Parent Category: Business and Finance
Category: Expert Advice

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By Damian Brady
20th February 2012


“Sure it’ll never happen to me”.  That’s an expression we have all used subconsciously.  We are unaware that we are wasting money and potentially causing fires.  As smart savvy people we all know not to leave a chip pan unattended, let a child play with matches or leave a lighted candle in a window with a curtain. However, how many of us have left appliances plugged in when they are not in use?

We are looking at both commercial and domestic situations.  Did you ever notice that when your phone charger is plugged in it gets hot?  Check it out the next time you charge your phone.  After a few hours plugged in put your hand on the charger. Be careful here, you don’t want to burn your house down!   When an appliance is warm the heat builds up gradually and can go on fire.  “Not to me” I hear you say.  Unfortunately, it can.

Remember in order for something to have combustion, you need three elements of the “fire triangle”, which are heat, fuel and oxygen. With an appliance, the electricity doesn’t burn.  The wiring and plastic casing is the fuel.  The air that we breathe contains 24% oxygen and the heat is introduced by the electrical current.

Not everything is built perfectly. Excess heat can build up and cause fire not only to itself, but also everything around it.  Even if the charger doesn’t go on fire, the excess heat can cause combustion to items beside the charger which are called class A materials.  Class A materials include anything made from paper, wood and textiles.

Jim Dunphy, chairman of the Chief Fire Officers Association, warned that there was a risk of a house fire from phone chargers if the heat that built up inside them was unable to escape."Mobile phone chargers and televisions on standby are a risk. They have caused fires," said Mr Dunphy at the Fire Officers Annual Conference in Killiney, Co Dublin.  "Don't leave them plugged in. If they overheat the plastic can start to melt and set fire to clutters of paper."

We all use laptops today.  I’m sure you have noticed that when your laptop is plugged in and sitting on your lap, it gets warm.  You decide you want a cup of tea.  You place the laptop on your seat.  The seat is made from fabric, a class A material.  While making the tea, the phone rings and you go and talk to someone. You have forgotten about the laptop on the cushion.  Heat builds up and causes a fire.  Poof!

Hair straighteners are something commonly used and highly dangerous.  I don’t have to use them, if you know what I mean.  In general, girls use hair straighteners.  When your daughter is getting dolled up to go out on Saturday night has she ever left the hair straightener switched on and lying on the bed?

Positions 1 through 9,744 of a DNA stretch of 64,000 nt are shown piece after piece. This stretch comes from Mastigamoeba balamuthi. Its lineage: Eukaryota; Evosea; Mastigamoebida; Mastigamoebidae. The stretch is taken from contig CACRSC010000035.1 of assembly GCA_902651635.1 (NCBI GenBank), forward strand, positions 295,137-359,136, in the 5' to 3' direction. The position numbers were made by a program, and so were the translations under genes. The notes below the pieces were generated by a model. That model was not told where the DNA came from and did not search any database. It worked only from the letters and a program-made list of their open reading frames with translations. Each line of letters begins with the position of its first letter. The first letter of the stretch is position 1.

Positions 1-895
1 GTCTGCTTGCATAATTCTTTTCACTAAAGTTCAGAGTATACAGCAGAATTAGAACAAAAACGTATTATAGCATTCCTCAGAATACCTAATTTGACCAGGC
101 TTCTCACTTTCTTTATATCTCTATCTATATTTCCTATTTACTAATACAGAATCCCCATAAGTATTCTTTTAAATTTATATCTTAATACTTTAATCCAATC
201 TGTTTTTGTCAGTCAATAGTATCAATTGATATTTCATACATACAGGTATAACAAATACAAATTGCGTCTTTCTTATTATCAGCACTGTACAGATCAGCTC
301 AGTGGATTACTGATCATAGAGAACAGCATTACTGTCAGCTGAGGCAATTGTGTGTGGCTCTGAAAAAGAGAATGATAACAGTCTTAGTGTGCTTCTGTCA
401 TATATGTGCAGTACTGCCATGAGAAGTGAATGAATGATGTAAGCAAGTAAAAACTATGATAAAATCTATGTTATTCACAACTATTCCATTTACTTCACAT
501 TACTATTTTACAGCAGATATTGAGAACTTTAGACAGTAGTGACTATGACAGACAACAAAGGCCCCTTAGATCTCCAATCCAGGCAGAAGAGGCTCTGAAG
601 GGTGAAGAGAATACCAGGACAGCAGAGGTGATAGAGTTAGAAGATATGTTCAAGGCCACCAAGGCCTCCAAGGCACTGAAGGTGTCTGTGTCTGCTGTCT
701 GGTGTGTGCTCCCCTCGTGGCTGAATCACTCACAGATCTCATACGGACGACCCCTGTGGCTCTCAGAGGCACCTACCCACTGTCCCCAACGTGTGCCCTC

Factory runs for example, [one shift, 5 days per week], items should not be plugged in when not in use because they generate heat and can cause a fire.  You waste money because the heat being generated wastes your electricity and can in fact wear out the appliance.  How? Because as it heats, it can wear out electrical parts and fracture solder points.  This in turn creates a spark, called arcing, which can cause a fire.

Relative to businesses, you are governed by The Safety, Health and Welfare at Work Act 2005 and The 1981 Fire Services Act.  Sections 8, 9 and 10 of The 2005 Act require that “sufficient information, training and supervision is provided to ensure the safety of employees, and also that such instruction, training etc. must take account of any employees with specific needs, to ensure their protection against dangers that may affect them. This includes fire safety management and the use of fire extinguishers. There is also a requirement to prepare an emergency plan that outlines how the workplace will be evacuated in the event of a fire outbreak. The employer must appoint a responsible person known as the Fire Safety Manager to ensure emergency plans are prepared and that training takes place. This includes training in the use of fire extinguishers and training in emergency evacuation. This training is usually in the form of fire warden training”.

Some items need to be left plugged in 24/7, such as some computer equipment, security equipment and some equipment that needs to be kept warm.  Even something that is creating cold, like a fridge, generates heat (check out the compressor, normally at the back).  Common sense, which unfortunately isn’t very common sometimes, says that those appliances should be in a well ventilated area, as per manufacturer’s guidelines.

In one recent fire, a family were forced to flee their home when their television burst into flames and burnt the house to the ground. Late-night chip pan fires, [often after alcohol has been consumed by the homeowner], lit cigarettes, children playing with matches and electrical faults continue to be the main causes of fatal house fires. The vast majority of fatalities happened in houses or apartments where there were no working smoke alarms present. Smoke alarms are proven to increase survival rates.

We have all been guilty of some of these things in the past.  Never give fire a chance.  Fire does not discriminate.  Being aware of some simple basic facts can keep you safe. The life you save may be your own!

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